Ludwig ‘Mies’ Van Der Rohe is famous, amongst many things, for giving us the phrase “less is more”. And, after stepping into the living room of the recently restored Villa Tugendhat, I suspect he wasn’t thinking about size or budget when he uttered the design world’s most famous quote. 

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Main Living Room with its onyx wall ©Photographer David Zidlicky

The villa built in 1928 and one of the heaviest hitters of all modernist buildings is a long, long way from being a socialist’s dream. Built for a couple of well-connected industrialists with bucket loads of Czech crowns, Tugendhat is a reminder that many of the manifestations of Modernism in the early 20th Century came from the downright wealthy, whatever the loftier aspirations of the architects. 

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More of the Main Living Room with dining area ©Photographer David Zidlicky

But, let’s be graceful and give thanks to the Tugendhats (Fritz and Grete) and their wads of cash, as their Villa is a sumptuous, magnificent jaw-dropper of a building, the only example of Modern architecture in the Czech Republic recorded on UNESCO’s List of World Cultural Heritage Sites. Fiona MacCarthy (biographer of Eric Gill), writes, “The strange and special atmosphere of Villa Tugendhat cannot be fully grasped from photographs. This is a building to be walked through.” And she’s right, still I will endeavour to give you a virtual tour.   

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Villa Tugendhat from the road ©Matthew Loukes

The house, or as Mies called his buildings “skin and bones”, backs onto a steep slope and approached from the road, looks like a low-slung, sleek bungalow, albeit an enormous one. That would be impressive enough in itself and may be all you see if you forget to book the viewing a few months in advance, but the building grows down the slope, tripling in height as it goes. You will enjoy views across the old town of Brno from a terrace and some enormous windows that wrap around a living room large enough to hold a couple of New York apartments on its own.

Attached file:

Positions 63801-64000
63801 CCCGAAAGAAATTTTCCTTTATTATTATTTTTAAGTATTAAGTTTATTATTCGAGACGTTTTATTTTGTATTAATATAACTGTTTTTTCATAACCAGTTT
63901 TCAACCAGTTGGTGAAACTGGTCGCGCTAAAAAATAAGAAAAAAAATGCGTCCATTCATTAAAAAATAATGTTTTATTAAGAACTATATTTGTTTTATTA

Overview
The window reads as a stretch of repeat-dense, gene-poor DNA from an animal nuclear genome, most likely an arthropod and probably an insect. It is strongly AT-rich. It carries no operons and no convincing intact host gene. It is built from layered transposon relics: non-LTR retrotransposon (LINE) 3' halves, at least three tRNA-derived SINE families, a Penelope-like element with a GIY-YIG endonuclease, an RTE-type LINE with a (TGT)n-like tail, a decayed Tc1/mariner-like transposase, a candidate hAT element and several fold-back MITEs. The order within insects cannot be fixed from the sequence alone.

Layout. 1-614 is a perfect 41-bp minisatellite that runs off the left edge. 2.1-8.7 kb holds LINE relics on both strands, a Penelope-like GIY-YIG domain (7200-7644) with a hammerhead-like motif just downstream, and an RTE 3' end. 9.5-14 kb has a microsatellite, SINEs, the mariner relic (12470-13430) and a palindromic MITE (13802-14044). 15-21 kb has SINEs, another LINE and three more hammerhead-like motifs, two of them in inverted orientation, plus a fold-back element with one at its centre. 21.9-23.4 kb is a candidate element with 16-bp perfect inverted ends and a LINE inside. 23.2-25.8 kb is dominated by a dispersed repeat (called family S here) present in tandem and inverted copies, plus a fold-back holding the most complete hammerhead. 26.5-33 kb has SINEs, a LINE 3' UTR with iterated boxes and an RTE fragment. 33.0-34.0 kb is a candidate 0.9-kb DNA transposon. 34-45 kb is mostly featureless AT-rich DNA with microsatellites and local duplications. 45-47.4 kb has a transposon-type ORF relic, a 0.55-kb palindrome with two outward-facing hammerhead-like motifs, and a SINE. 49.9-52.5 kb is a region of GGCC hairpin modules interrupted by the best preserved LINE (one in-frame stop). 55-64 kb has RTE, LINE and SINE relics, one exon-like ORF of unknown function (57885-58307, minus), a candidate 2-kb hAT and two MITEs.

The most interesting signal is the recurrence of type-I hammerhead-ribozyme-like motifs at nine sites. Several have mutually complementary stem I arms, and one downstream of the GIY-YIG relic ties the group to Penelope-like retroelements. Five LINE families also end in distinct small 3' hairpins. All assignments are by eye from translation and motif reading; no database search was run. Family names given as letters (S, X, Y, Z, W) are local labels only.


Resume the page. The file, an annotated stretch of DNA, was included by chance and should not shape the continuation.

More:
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Hanna’s Room ©Photographer David Zidlicky

When the group we are with enter this room, there is a collection of gasps, laughs and murmurs that say more than the numerous text books written about Villa Tugendhat. It is at this point that you realise why Simon Mawer’s novel about this house is called The Glass Room. The huge (and fully automated) windows are enough in themselves to make one weep at the dark, pokey rooms so many of us endure. But then there is the onyx, the sweeping wood walls, shiny steel columns and furniture you would sell your most prized personal possessions for.

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Study area ©Matthew Loukes

There’s more, not least a sealed “moth room” for keeping one’s collection of fur coats away from the lepidopterous nibblers and a fascinating basement that lets one see the sheer scale required to keep this building operable but that would take a book (and there are plenty of those) to explain it all. 

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Technical Staircase ©Photographer David Zidlicky

Villa Tugendhat underwent monumental renewal and restoration work over the years 2010–2012. Both the structure along with the adjoining garden were restored to their original appearance after the completion of the Villa in 1930. Both Nazi and Communist occupation had torn parts of the building up. Ransacked and left to ruin everything was painstakingly recreated. The interiors are now even equipped with exact replicas of the original furnishings.